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Muscle Memory Is Great!

Muscle memory is great!

Isn’t muscle memory great?

Something we don’t really think about so often, but when you get up the hill after 6 months of not riding (through the summer months) and strap your board on for the first time, there’s that sudden fleeting moment when you quickly wonder if it’ll all come back, will the skills acquired still be there? How long it will take? Will I remember how to do it?

Your boots feel awkwardly stiff, half your brain is trying to work out what you might have forgotten, gloves, goggles, hat… the other half is trying to remember how it feels to ride a Snowboard and if you were as good as you remember being?

The snow crunches under foot in a familiar way as you walk, board in hand.

You drop your board down onto its base, automatically catching it under your foot to stop it slipping away. You reach down, hold the high-back and clear the straps out of the way. You tilt your board onto the heel edge, slide your foot into the binding, pushing your heel back and strap in your front foot. Seems familiar so far. Hmm, how tight do I do these? Does that feel right?

You stand and dig in your heel edge, making a secure spot for balance, clear the straps and slide your back foot into place…

Your stance immediately feels both strange and familiar. Maybe wider than you remember, the angles might feel a bit wrong, your feet not used to being locked in place fight to rotate.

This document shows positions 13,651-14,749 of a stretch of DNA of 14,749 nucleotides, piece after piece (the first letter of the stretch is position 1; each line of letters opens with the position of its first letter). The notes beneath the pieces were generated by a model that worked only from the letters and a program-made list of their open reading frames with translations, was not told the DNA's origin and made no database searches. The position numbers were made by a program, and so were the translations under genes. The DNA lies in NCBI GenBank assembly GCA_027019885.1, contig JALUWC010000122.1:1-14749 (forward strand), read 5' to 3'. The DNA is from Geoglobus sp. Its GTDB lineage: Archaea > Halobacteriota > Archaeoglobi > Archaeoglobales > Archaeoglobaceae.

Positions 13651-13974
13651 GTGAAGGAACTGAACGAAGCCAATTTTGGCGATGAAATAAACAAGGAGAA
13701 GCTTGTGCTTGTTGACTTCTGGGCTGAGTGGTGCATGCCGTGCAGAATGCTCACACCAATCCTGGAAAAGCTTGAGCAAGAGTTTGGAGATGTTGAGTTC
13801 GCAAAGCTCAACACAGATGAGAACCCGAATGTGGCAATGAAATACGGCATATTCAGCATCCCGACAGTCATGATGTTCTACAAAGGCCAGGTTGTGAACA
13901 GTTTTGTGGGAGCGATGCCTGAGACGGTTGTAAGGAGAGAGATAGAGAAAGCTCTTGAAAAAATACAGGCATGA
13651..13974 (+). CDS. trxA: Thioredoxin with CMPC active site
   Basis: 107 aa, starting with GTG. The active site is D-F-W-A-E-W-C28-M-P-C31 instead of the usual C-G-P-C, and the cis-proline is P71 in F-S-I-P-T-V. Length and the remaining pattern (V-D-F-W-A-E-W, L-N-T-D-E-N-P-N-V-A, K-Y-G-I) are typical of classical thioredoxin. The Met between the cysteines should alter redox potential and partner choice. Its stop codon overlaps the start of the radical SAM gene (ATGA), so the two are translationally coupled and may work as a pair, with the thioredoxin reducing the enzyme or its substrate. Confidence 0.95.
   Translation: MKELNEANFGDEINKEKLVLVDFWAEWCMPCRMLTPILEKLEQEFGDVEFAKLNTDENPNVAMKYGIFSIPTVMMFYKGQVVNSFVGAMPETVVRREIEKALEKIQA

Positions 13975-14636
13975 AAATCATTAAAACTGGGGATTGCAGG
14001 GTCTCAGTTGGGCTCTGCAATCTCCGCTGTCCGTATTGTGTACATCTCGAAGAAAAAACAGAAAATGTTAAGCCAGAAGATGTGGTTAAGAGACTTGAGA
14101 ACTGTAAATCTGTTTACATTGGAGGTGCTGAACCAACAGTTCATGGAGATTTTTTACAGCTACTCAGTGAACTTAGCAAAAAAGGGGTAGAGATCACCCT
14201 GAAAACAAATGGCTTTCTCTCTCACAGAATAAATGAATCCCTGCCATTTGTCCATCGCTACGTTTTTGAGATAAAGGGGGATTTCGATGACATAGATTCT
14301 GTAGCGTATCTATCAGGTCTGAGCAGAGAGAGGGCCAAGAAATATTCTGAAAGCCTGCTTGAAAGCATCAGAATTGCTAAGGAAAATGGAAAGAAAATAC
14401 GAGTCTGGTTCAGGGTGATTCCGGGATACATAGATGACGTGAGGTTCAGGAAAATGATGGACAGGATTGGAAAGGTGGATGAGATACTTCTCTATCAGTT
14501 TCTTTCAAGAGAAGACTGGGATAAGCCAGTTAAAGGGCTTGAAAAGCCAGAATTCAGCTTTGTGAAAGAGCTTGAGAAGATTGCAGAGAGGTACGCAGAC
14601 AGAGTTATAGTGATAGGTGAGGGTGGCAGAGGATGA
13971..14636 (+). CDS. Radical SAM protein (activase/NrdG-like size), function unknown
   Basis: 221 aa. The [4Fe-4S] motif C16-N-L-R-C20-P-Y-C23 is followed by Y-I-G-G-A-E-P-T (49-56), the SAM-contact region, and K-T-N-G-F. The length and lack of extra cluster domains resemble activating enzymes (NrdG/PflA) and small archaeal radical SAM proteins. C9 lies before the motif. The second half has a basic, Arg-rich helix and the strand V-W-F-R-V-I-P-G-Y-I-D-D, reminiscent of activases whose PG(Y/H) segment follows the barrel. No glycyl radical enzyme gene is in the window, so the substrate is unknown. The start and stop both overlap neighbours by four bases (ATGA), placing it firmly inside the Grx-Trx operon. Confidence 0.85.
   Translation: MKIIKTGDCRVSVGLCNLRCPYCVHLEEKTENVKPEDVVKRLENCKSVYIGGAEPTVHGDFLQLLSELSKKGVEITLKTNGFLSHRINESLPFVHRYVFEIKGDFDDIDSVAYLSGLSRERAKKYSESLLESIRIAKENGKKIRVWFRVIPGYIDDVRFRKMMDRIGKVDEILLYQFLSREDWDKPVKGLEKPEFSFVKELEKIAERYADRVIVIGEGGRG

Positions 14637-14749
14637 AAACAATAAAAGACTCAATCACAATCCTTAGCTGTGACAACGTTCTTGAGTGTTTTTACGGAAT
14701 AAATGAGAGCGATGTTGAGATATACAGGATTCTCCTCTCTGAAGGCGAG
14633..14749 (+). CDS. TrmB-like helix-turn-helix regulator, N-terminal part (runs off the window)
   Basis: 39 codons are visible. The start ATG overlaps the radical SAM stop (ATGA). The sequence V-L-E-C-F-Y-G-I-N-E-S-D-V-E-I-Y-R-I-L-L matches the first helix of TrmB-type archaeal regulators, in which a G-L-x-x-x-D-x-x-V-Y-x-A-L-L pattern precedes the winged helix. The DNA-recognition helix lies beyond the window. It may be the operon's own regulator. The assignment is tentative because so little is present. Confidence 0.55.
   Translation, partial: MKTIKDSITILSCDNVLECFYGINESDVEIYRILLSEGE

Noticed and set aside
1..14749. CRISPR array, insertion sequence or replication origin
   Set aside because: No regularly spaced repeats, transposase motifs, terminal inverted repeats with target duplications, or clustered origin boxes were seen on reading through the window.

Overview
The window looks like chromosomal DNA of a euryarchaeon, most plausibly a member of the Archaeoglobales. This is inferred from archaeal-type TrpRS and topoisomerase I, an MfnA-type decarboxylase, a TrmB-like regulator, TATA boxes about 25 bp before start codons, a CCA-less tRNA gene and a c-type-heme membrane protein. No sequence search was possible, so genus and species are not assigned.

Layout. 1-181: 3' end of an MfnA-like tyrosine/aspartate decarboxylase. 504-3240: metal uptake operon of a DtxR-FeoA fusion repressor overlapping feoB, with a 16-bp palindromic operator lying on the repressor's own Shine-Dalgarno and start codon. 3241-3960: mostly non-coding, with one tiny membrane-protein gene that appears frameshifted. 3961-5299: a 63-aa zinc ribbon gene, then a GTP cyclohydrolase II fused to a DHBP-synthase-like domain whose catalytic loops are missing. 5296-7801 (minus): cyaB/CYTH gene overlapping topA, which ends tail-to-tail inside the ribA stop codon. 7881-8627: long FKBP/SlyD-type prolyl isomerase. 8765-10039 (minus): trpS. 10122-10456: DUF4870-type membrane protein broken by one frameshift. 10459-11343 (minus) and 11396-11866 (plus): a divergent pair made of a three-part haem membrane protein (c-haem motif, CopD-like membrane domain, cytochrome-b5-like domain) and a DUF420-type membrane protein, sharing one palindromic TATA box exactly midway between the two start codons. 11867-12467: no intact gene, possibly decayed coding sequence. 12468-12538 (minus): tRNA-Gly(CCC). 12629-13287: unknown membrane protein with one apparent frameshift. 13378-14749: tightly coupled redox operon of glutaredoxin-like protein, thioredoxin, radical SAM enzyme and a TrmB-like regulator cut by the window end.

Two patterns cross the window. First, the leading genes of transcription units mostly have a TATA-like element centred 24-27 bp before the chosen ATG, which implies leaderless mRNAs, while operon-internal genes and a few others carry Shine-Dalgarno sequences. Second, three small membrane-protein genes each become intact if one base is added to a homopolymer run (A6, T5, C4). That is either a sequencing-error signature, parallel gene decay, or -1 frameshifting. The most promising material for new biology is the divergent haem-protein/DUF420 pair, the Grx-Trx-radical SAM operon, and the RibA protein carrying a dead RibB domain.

Did I set this up right? We will see…

Goggles on, gloves on, final check around…

You release the edge with your front foot and feel the board start to slide, you feel the base as you flatten your foot towards the fall line and then tilt it gently back to the edge feeling it grip and track as your speed build and you’re off.

It starts to feel familiar immediately, you settle into your stance, rotating your upper body into line with your hips, drop your arms and sink into balance above your feet…ahh this is it.

A subtle movement of your front foot to adjust the edge tilt, the back foot adjusts in opposition and the board glides and carves.

You let your speed build into your turn, subtle pressure to the front foot, tilt to the edge, feel it gently bite as the board bends and steers into the arc. You start to soften for balance as the board tilts and you get feedback from the snow. the pressure builds and flows back along the edge of the board as the turn arcs in a tighter curve. The rear foot is edging now, getting stronger, the pressure moves towards the tail, you sink into the rear leg, squatting lower, edging harder, waiting, balancing, leaning, steering, carving… a quick snap of increased edge tilt and pressure to the tail to flex and snap the end of the turn and bang the arc is finished, you feel the rebound from the tail as you release the edge and swing back into balance over the base, the front foot already primed ready for the next line adjustment or turn, your gaze is both near and far…you’re back into the groove, you’re scouring the terrain, looking for changes in the snowpack, soft and hard, sun and shade, wind effect, features to ride, fun to be had…

Yep, it’s all in there, its exactly as it was when you left off last winter, maybe a few adjustments to make here and there and your legs will be burning in places you’d forgotten about by the bottom, but its all in the program and by the bottom of the run you’ll be back on form and looking for more…

Haha…Imagine if we had to start from scratch every time out! Yep, muscle memory is great!

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